Purchase this article with an account.
Carlo Fantoni, Corrado Caudek, Fulvio Domini; Systematic distortions of perceived planar surface motion in active vision. Journal of Vision 2010;10(5):12. doi: 10.1167/10.5.12.
Download citation file:
© ARVO (1962-2015); The Authors (2016-present)
Recent studies suggest that the active observer combines optic flow information with extra-retinal signals resulting from head motion. Such a combination allows, in principle, a correct discrimination of the presence or absence of surface rotation. In Experiments 1 and 2, observers were asked to perform such discrimination task while performing a lateral head shift. In Experiment 3, observers were shown the optic flow generated by their own movement with respect to a stationary planar slanted surface and were asked to classify perceived surface rotation as being small or large. We found that the perception of surface motion was systematically biased. We found that, in active, as well as in passive vision, perceived surface rotation was affected by the deformation component of the first-order optic flow, regardless of the actual surface rotation. We also found that the addition of a null disparity field increased the likelihood of perceiving surface rotation in active, but not in passive vision. Both these results suggest that vestibular information, provided by active vision, is not sufficient for veridical 3D shape and motion recovery from the optic flow.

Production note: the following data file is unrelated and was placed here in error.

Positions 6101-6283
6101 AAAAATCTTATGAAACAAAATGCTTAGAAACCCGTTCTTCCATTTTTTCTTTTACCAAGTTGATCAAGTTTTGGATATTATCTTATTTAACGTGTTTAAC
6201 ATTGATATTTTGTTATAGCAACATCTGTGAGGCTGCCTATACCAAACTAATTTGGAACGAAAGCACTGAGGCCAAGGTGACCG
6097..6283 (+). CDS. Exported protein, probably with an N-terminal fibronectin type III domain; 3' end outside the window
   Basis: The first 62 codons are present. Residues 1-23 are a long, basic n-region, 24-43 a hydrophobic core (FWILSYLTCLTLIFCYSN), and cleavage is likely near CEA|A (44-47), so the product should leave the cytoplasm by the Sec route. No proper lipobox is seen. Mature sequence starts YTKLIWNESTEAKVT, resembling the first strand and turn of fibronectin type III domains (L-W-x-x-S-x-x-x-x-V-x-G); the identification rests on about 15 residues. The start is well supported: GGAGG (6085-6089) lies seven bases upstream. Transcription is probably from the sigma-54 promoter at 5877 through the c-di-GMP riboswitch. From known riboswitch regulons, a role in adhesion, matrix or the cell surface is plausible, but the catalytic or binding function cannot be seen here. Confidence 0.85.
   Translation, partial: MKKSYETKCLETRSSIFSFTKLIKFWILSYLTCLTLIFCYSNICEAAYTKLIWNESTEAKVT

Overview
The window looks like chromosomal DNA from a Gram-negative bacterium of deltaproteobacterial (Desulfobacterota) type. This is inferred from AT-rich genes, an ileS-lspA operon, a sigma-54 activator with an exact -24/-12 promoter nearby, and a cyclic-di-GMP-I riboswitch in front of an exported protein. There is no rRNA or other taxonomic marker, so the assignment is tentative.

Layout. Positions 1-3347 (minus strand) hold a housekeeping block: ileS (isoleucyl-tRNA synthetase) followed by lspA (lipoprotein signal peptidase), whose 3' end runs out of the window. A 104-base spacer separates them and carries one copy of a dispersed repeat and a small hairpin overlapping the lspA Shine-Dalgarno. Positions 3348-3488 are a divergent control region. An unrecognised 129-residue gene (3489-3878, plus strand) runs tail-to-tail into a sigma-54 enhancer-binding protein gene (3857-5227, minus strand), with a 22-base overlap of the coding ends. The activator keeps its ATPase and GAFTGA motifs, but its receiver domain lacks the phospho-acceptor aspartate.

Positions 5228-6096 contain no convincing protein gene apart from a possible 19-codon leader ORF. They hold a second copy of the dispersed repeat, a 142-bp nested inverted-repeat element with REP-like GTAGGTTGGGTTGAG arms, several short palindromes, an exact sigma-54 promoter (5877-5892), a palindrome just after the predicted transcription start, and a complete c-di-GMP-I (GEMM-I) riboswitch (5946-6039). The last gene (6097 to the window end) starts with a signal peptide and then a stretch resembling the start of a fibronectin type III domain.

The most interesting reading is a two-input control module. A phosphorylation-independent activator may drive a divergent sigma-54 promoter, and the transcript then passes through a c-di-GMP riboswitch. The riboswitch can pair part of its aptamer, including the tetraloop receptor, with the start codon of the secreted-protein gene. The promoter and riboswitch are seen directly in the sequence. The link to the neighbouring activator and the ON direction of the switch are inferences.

This PDF is available to Subscribers Only